In a statement to The Times, actor Rita Moreno, who starred in the reboot of “One Day at a Time,” said, “I am cut to the quick and already lonesome for my dear friend, Norman. Our nation has lost a treasured looking glass. By his reflected wit we were disarmed enough to see our wrinkles. And he wasn’t promoting makeup but heart transplants.”
Norman Lear sits with a script in his left hand and a yellow pencil in the other.
Actor Marla Gibbs, who played maid Florence Johnston in “The Jeffersons,” also remembered Lear in a statement to The Times. “The loss of Norman Lear, my hero, is devastating. I know he was at an age where transition was more than possible, but still, I was not accepting it. Norman always said that laughter added years to one’s life and credited me with adding to his, but it was because of Norman that everybody knows my name and he has definitely added years to mine. Long as I’m living, I will always remember and appreciate his loving nature, his humor, his brilliance and his friendship. Norman’s shows tackled issues that were revolutionary for the times. His spirit and his legacy will always live on. Thank you, Norman, for the inspiration you gave to all of us! Love U, Marla Gibbs.”
Actor-producer Kerry Washington, who played Helen Willis in a live performance of “The Jeffersons,” also reflected on Lear’s death. “The world lost a legend last night,” she said on X, formerly Twitter. “My heart goes out to all his family, friends and countless fans. Dearest Norman, thank you for making us laugh, and think, and understand and LOVE each other more. Thank you for using humor to make us better. Heaven just got a lot brighter...”
Filmmaker Rob Reiner, who starred as Archie Bunker’s hippie son-in-law, Michael “Meathead” Stivic, in “All in the Family,” also shared his thoughts on X: “I loved Norman Lear with all my heart. He was. my second father. Sending my love to Lyn and the whole Lear family.”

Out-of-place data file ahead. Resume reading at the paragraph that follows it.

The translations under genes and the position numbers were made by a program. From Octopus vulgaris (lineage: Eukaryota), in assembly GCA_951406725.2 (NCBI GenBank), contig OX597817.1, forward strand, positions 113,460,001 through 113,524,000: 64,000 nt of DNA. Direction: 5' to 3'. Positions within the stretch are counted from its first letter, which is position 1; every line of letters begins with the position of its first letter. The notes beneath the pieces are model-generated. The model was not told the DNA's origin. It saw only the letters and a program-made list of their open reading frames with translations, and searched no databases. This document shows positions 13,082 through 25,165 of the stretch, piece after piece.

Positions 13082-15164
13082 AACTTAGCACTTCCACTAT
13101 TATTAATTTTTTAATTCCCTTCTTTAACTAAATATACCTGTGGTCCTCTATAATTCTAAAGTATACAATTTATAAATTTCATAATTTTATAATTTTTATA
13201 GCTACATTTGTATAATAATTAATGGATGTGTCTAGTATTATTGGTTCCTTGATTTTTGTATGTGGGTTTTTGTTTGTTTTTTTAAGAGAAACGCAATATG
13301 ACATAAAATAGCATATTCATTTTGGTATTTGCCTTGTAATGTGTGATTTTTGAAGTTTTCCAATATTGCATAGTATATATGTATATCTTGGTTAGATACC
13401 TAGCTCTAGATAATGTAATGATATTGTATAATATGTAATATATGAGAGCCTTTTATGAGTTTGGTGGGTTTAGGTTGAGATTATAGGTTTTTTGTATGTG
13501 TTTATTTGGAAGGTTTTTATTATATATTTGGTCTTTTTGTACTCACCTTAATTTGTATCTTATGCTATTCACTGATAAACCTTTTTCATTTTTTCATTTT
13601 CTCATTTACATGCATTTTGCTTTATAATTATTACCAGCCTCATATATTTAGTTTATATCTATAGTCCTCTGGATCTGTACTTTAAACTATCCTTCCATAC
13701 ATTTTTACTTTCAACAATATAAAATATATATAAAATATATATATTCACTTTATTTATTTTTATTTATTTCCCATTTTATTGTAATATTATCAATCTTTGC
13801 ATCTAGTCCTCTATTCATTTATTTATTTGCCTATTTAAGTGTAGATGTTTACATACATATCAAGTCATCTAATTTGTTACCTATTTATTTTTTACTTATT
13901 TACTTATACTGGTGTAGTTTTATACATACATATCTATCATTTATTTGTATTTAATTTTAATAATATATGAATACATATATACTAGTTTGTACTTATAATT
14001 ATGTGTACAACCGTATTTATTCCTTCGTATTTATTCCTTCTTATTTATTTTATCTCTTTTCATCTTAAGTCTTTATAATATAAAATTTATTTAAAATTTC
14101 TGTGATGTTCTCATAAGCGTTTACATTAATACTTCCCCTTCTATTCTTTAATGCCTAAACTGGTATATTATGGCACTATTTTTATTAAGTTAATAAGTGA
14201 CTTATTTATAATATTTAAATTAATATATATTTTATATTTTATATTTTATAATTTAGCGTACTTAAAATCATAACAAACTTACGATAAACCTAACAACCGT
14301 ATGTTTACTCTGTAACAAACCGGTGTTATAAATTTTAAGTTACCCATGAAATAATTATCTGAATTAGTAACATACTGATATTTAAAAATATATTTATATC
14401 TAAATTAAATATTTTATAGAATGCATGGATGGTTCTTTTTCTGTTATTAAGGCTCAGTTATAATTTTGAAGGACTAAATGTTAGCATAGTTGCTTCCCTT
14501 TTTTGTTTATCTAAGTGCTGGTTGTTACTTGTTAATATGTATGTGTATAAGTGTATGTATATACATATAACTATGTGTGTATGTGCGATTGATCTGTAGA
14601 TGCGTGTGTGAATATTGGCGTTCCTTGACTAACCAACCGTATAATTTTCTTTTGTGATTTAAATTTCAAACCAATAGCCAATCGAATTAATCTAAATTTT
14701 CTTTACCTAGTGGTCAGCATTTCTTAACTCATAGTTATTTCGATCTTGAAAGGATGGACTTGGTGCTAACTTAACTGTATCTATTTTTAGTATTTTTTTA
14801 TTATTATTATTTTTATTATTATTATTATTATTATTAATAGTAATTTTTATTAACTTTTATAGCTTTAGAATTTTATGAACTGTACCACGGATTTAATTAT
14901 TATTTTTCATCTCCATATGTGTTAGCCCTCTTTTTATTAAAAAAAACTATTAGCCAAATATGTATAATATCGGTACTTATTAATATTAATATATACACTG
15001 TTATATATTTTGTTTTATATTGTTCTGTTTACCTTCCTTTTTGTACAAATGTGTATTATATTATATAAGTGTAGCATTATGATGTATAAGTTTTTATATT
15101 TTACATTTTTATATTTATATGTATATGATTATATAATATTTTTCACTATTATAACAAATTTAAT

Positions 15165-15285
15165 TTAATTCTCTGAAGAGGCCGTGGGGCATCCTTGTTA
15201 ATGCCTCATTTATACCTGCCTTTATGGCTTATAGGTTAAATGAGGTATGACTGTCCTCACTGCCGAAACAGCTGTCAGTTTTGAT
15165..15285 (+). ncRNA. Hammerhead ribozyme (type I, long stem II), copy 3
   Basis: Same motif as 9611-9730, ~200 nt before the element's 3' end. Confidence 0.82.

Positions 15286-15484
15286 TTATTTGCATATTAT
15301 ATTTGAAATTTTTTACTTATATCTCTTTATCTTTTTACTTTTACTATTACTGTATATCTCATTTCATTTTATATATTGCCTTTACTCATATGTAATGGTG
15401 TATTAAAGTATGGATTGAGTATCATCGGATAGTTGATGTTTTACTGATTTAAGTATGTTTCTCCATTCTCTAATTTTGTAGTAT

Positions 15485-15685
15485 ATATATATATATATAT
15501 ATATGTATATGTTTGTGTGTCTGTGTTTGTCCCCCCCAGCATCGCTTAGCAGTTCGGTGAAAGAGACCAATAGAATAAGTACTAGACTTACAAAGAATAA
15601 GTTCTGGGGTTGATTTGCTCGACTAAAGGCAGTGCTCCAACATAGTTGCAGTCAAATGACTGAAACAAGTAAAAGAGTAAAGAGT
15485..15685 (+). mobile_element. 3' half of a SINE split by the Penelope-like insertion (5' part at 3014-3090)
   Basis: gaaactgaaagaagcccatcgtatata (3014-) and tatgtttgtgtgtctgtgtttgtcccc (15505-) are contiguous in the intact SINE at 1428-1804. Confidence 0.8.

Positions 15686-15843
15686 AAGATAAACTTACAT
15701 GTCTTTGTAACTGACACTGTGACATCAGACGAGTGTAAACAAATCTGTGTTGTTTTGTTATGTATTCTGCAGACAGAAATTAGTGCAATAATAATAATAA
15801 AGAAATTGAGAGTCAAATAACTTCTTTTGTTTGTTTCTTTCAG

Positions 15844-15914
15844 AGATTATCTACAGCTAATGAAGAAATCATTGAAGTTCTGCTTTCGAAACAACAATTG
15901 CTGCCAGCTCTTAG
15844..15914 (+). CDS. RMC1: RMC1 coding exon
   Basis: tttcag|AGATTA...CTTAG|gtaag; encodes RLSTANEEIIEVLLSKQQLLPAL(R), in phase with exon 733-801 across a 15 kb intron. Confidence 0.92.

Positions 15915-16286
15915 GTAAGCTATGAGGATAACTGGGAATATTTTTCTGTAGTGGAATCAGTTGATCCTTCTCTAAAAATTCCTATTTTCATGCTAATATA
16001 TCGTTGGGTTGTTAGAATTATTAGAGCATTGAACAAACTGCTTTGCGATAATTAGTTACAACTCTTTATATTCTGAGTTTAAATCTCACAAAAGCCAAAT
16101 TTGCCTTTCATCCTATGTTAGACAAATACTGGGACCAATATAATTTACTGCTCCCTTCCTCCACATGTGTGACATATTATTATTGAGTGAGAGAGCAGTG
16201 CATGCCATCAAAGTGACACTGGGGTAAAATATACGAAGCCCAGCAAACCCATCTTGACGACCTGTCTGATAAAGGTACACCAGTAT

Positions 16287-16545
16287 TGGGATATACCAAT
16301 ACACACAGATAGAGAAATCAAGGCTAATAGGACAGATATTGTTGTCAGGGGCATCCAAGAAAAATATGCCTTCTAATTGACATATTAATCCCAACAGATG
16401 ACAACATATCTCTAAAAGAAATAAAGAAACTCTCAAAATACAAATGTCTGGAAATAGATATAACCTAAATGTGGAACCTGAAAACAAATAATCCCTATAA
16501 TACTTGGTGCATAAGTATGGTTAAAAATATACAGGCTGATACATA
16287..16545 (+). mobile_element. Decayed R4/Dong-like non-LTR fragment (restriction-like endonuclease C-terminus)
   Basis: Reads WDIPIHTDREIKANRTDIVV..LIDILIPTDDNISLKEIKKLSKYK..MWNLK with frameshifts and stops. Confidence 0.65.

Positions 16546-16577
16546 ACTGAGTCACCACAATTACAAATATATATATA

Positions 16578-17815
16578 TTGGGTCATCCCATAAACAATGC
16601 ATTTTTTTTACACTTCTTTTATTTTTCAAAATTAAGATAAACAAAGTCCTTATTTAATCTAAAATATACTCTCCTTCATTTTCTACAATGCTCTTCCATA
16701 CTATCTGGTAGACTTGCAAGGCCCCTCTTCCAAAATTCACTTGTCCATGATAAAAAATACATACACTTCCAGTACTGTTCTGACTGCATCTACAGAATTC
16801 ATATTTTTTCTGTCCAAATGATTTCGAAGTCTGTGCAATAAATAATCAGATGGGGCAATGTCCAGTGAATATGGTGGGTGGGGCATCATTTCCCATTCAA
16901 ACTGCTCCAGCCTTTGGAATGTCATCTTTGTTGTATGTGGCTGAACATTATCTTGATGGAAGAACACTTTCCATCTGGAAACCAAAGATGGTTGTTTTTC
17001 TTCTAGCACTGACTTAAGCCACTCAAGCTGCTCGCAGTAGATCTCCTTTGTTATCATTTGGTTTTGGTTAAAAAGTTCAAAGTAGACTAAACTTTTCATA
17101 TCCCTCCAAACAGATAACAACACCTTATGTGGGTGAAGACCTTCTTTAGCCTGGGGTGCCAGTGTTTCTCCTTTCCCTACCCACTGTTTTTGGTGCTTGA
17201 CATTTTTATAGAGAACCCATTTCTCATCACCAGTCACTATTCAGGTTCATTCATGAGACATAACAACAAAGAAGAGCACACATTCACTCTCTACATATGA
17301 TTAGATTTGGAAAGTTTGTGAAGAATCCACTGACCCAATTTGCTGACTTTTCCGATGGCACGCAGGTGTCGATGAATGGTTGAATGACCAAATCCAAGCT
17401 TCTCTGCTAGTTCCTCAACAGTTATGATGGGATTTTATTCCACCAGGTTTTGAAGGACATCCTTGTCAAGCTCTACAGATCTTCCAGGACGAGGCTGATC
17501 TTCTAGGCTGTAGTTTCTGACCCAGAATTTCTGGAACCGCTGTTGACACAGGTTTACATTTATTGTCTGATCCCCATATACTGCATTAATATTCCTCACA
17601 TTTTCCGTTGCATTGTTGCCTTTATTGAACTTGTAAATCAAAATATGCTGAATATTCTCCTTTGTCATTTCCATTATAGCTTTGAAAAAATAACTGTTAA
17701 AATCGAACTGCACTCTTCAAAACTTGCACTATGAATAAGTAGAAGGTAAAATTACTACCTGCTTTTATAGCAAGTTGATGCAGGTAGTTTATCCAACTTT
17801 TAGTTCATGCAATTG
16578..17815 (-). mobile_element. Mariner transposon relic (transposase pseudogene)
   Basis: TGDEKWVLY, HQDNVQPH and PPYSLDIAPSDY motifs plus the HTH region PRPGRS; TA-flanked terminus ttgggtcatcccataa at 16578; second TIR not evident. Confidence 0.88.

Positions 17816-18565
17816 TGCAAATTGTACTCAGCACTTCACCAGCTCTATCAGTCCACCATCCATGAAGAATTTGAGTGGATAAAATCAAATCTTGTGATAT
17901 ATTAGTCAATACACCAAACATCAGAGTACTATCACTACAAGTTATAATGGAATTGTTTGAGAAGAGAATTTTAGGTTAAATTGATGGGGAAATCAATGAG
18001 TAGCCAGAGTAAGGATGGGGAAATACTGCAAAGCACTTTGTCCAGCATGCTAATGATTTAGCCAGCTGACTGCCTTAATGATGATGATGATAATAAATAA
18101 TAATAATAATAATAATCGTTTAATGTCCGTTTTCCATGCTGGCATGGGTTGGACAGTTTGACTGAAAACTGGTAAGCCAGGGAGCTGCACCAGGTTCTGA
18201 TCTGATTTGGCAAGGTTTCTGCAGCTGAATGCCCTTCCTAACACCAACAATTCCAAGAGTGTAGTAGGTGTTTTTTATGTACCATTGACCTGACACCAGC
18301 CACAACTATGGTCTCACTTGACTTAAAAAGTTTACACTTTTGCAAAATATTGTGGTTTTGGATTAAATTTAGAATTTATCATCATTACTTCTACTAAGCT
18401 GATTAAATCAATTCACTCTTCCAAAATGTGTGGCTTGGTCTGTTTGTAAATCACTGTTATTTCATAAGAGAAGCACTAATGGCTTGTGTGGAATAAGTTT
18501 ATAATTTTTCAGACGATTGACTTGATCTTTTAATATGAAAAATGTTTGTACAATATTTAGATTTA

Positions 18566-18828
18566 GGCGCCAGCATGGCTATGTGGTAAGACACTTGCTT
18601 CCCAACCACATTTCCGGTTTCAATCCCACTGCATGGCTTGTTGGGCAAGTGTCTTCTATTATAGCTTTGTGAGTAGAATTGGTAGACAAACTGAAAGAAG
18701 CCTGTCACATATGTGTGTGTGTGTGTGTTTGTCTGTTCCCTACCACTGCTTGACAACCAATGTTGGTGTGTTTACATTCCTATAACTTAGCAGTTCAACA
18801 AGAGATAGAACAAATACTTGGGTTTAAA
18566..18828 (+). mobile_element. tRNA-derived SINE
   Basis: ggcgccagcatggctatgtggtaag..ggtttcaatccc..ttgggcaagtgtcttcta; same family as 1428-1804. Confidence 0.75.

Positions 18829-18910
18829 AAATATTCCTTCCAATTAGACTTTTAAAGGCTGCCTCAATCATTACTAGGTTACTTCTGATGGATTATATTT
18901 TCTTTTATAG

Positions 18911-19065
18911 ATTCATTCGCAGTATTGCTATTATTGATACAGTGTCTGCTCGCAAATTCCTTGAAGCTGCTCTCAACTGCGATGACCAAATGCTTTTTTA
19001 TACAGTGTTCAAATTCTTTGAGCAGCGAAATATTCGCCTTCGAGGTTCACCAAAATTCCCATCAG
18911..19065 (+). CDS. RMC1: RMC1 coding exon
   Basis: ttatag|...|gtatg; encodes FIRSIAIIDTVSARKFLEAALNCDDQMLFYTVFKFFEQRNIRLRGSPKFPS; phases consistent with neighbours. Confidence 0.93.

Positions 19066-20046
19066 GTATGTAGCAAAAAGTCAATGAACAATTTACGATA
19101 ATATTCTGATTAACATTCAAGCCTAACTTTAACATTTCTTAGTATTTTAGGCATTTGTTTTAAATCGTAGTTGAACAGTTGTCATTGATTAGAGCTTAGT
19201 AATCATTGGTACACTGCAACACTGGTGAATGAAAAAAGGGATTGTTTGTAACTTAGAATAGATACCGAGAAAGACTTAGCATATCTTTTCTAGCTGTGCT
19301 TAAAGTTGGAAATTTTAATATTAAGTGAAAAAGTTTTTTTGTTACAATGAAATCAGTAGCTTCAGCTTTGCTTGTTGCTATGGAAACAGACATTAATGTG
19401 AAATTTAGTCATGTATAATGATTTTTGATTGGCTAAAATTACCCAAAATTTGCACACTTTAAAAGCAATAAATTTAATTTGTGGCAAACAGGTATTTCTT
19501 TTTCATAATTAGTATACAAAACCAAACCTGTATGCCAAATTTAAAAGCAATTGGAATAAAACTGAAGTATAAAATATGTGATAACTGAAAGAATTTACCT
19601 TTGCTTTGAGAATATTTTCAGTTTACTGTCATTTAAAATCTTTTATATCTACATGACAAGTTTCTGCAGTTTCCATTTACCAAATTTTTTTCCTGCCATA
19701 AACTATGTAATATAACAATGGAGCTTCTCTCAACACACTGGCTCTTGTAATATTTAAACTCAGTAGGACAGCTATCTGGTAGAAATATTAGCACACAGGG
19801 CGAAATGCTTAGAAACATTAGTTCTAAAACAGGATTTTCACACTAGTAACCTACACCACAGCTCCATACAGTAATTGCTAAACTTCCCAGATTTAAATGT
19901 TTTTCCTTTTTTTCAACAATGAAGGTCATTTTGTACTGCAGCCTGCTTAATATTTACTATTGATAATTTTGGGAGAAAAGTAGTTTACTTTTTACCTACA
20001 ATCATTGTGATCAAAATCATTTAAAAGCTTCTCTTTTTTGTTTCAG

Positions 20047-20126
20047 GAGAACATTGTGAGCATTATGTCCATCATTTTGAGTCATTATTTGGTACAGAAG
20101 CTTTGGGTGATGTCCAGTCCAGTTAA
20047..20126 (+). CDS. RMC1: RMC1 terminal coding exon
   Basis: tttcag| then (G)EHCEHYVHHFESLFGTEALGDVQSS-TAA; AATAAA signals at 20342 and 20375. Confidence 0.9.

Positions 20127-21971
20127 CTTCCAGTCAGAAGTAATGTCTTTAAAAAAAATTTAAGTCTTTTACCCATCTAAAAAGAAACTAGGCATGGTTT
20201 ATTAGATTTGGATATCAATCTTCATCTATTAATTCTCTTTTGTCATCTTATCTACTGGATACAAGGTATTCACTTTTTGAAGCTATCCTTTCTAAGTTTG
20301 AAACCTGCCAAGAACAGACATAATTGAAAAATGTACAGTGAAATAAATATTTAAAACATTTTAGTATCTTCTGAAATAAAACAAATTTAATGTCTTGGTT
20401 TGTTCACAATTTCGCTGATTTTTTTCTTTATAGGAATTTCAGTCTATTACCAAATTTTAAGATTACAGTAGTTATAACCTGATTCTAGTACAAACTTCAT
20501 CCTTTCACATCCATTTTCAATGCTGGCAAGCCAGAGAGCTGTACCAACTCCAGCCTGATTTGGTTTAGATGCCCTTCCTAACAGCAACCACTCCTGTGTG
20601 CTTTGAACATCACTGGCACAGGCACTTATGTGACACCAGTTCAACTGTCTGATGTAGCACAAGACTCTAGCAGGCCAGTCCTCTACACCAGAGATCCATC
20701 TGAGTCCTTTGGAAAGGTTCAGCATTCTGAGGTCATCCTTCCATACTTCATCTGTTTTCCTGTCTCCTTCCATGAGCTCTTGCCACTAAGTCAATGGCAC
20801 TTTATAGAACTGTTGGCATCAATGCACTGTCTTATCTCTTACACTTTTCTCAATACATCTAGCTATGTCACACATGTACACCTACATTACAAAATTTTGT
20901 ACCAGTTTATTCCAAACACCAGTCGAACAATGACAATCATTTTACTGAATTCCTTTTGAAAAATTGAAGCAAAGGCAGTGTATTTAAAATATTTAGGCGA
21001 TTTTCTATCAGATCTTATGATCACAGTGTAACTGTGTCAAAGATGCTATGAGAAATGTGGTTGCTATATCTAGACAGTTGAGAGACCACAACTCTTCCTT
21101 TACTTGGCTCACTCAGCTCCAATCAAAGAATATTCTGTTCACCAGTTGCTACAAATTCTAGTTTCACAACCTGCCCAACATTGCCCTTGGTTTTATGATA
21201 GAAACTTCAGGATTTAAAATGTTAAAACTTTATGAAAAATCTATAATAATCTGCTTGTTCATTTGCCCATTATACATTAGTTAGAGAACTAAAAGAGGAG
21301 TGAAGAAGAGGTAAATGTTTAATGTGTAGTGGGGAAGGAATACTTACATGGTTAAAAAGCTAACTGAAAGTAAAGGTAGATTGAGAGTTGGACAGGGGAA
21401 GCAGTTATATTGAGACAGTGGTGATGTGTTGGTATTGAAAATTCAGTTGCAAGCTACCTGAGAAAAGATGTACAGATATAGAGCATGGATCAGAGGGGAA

Other prominent names have shared their thoughts on Lear’s legacy:
George Clooney: “It’s hard to reconcile that at 101 years old, Norman Lear is gone too soon. The entire world of reason just lost its greatest advocate and our family lost a dear friend. A giant walked in his shoes.”
Tyler Perry: ”Not long ago, I had the pleasure of meeting one of my heroes. He invited me to lunch at his home and as we sat and talked and laughed, I got a chance to tell him how he had helped save my life. I shared with him that he taught me to dream a bigger dream by his example. He was 100 years old at the time, but sharp as ever. Full of wisdom and great advice, and I took it all in. Just before I left, I asked, ‘At 100 years old what are you looking forward to?’ Without any hesitation he said, ‘Tomorrow.’ It was such a simple but powerful lesson to live your life fully one day at a time. And ‘One Day at a Time’ just happened to be the name of one of his many hit TV shows along with ‘Maude,’ ‘All in The Family,’ ‘Good Times,’ ‘Sanford and Son’ and so many other incredible shows. They were the only thing that brought laughter and joy to me as a child, who was living a daily nightmare. I’m so glad that I had the chance to say to him, thanks to his vision and his work, he gave me many ‘tomorrows’ to look forward to. So today, sadly, I say goodbye and I salute a veteran. One who asked me to help put together a moment for him to say thank you to the surviving Redtail Tuskegee Airmen, he wanted to thank them for the escorts they provided him and others during World War II, which I did with Robin Roberts on ‘GMA.’ It felt good to be able to do something for him.
“A hero and someone who inspired me to try and bring as much laughter to the world as he bought to the little boy that I was. You sir are truly one of one! I’m so glad we were on the planet at the same time. Thank you for your example. Rest in peace my dear friend, I thank God for you. My prayers are with your family.
“Travel well, Mr. Norman Lear.”
Jane Fonda: “Today is a very sad day. Norman Lear, a man who meant a lot to many on a personal level and who changed the face and soul of American comedy, has passed. My heart is heavy. I loved Norman.”